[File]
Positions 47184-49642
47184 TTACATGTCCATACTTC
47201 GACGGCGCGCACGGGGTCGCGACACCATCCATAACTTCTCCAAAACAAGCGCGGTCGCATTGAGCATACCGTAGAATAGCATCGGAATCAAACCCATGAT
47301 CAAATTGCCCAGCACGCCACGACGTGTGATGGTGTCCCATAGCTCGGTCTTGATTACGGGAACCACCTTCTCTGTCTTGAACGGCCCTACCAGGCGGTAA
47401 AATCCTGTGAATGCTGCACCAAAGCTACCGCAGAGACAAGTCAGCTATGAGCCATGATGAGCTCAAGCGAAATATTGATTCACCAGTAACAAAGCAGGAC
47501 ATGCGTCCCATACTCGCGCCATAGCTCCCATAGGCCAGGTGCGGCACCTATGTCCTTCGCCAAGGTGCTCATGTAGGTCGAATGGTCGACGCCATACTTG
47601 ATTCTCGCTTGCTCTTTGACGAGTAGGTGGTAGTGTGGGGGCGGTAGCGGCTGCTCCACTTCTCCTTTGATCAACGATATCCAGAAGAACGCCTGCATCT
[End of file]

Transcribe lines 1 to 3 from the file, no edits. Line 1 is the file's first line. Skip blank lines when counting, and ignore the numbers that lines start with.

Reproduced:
Positions 47184-49642
47184 TTACATGTCCATACTTC
47201 GACGGCGCGCACGGGGTCGCGACACCATCCATAACTTCTCCAAAACAAGCGCGGTCGCATTGAGCATACCGTAGAATAGCATCGGAATCAAACCCATGAT